President Obama’s recent Africa tour could be of great significance.
November 2007 Issue
OK, HERE WE ARE AGAIN, a year out from a Presidential election, and we’re all supposed to be figuring out which of the Democrats has the best chance to win—determined mainly by the standard of raising the most money—and subordinating all our substantive political concerns to the objective of getting him or her elected. This time, I’m not going to acquiesce in the fiction that the Presidential charade has any credibility whatsoever. I’m not paying any attention to the horse race coverage—that mass-mediated positioning in the battle for superficial product differentiation.
The Democratic candidates who are anointed “serious” are like a car with a faulty front-end alignment: Their default setting pulls to the right. They are unshakably locked into a strategy that impels them to give priority to placating those who aren’t inclined to vote for them and then palliate those who are with bromides and doublespeak. When we complain, they smugly say, “Well, you have no choice but to vote for me because the other guy’s worse.” The party has essentially been nominating the same ticket with the same approach since Dukakis.
The last straw for me was the spectacle of all the “serious candidates” falling over one another to link Castro and Chávez with Ahmadinejad, bin Laden, and Kim, thus endorsing the Bush Administration’s view that any government that does anything that ours doesn’t like—including giving its own people’s needs higher priority than those of our corporations—qualifies it as a supporter of terrorism, a rogue state, part of the Axis of Evil, or whatever comic book slogan is operative this week. Then came the supposedly anti-war Obama buttressing his commitment to increase overall American troop strength with a pledge to invade Pakistan. Then came his and HRC’s tiff over the etiquette of publicly declaring a willingness to use nuclear weapons on a case-by-case basis, with both parties treating the issue as purely a matter of foreign policy gamesmanship. And this was during Hiroshima and Nagasaki week, no less!
Each serious candidate has boosters who will tell us that we should be more sophisticated than to take what their candidates say at face value, that their empty, inadequate, or objectionable proposals are the best, most realistic versions of whatever we think we want—from ending the war, to universal national health care and access to quality education, to public investment in rebuilding the Gulf Coast and the rest of the country’s physical and social infrastructure, to worker protection and fighting environmental degradation.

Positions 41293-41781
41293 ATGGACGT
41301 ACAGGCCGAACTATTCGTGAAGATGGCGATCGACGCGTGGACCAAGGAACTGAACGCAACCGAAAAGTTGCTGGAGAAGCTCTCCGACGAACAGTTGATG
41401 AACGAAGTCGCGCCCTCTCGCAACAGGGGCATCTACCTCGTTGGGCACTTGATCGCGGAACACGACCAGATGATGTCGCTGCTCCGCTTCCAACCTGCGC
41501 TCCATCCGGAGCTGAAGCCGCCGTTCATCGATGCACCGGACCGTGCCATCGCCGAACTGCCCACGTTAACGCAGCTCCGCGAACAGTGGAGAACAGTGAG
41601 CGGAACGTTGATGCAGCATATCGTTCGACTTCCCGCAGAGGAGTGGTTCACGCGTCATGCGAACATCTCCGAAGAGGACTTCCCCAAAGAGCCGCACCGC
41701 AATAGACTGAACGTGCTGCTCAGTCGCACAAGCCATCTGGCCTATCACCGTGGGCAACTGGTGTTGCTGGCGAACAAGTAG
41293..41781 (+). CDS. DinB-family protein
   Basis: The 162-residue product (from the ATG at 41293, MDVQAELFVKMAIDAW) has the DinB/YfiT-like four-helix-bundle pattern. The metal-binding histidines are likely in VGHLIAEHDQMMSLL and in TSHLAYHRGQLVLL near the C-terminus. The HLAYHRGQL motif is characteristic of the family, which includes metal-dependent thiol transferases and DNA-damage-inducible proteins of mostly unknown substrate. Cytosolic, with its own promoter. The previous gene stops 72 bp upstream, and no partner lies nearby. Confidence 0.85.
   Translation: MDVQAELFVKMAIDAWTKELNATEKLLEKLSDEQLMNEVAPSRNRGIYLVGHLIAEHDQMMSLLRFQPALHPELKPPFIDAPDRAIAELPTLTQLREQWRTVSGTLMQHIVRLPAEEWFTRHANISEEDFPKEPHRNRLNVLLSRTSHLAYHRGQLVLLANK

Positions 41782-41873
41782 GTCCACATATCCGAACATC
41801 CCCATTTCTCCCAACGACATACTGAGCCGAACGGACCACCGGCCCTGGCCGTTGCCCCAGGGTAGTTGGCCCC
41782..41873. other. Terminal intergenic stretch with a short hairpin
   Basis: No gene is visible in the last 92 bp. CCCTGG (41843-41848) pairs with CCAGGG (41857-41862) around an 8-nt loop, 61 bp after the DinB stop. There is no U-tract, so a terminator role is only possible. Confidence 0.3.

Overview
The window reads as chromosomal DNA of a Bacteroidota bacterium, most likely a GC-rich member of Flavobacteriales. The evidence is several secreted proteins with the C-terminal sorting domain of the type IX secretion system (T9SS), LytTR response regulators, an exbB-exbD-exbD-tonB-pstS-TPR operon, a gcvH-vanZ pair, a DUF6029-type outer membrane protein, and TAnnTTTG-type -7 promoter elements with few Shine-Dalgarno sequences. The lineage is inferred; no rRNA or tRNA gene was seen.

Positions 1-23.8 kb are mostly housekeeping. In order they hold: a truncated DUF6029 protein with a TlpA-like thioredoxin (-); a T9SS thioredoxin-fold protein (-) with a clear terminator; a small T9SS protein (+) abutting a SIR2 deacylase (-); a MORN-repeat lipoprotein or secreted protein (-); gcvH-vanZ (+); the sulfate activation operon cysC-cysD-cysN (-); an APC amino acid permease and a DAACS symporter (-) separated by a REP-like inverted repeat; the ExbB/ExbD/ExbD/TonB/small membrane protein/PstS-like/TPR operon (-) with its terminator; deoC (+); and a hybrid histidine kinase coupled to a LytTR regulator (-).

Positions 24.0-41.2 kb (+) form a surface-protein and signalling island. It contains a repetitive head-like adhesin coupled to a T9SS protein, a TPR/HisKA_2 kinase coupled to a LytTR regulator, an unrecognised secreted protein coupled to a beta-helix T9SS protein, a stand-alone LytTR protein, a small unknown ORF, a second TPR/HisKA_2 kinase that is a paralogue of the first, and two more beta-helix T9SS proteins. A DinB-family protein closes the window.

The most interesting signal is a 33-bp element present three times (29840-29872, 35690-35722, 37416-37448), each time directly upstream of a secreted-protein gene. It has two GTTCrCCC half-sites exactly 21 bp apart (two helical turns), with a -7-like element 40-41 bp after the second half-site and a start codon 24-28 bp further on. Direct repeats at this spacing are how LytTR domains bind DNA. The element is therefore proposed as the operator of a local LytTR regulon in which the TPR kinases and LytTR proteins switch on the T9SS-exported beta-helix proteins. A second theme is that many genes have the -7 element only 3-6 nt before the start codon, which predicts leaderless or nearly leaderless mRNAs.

A friend of mine characterizes this as the “we’ll come back for you” politics, the claim that they can’t champion anything you want because they have to conciliate your enemies right now to get elected, but that, once they win, they’ll be able to attend to the progressive agenda they have to reject now in order to win. This worked out so well with the Clinton Presidency, didn’t it? Remember his argument that he had to sign the hideous 1996 welfare reform bill to be able to come back and “fix” it later? Or NAFTA? Or two repressive and racist crime bills that flooded the prisons? Or the privatizing of Sallie Mae, which set the stage for the student debt crisis? Or ending the federal government’s commitment to direct provision of housing for the poor?
This time, the nominal frontrunners have Rube Goldberg health care proposals that protect the insurance and pharmaceutical industries, the chief sources of the health care crisis. They discuss the murderous adventurism in Iraq and Afghanistan mainly in bloodless, managerial terms—as a “broken policy” or some other such technician’s euphemism. Not only do their references to the tragic loss of American lives seem pro forma and constructed by focus-group engineers; they also reinscribe the presumption that only American lives count. This is part of what undergirds the broader framework of a foreign policy hinged on cavalier use of military assault and invasion in the first place—what used to be clearly recognized as imperialism. Edwards, who seems somewhat better than the others on Iraq, apparently needs to make up for it—lest what seem like expressions of decency be grounds for accusations of weakness—by being even more bellicose than they regarding Iran. However, all of them have indicated a lusty willingness to attack Iran, Syria, or any other country that can be demonized either for not dancing to our government’s tune or even just because it’s convenient to do so as a prop for some other purpose.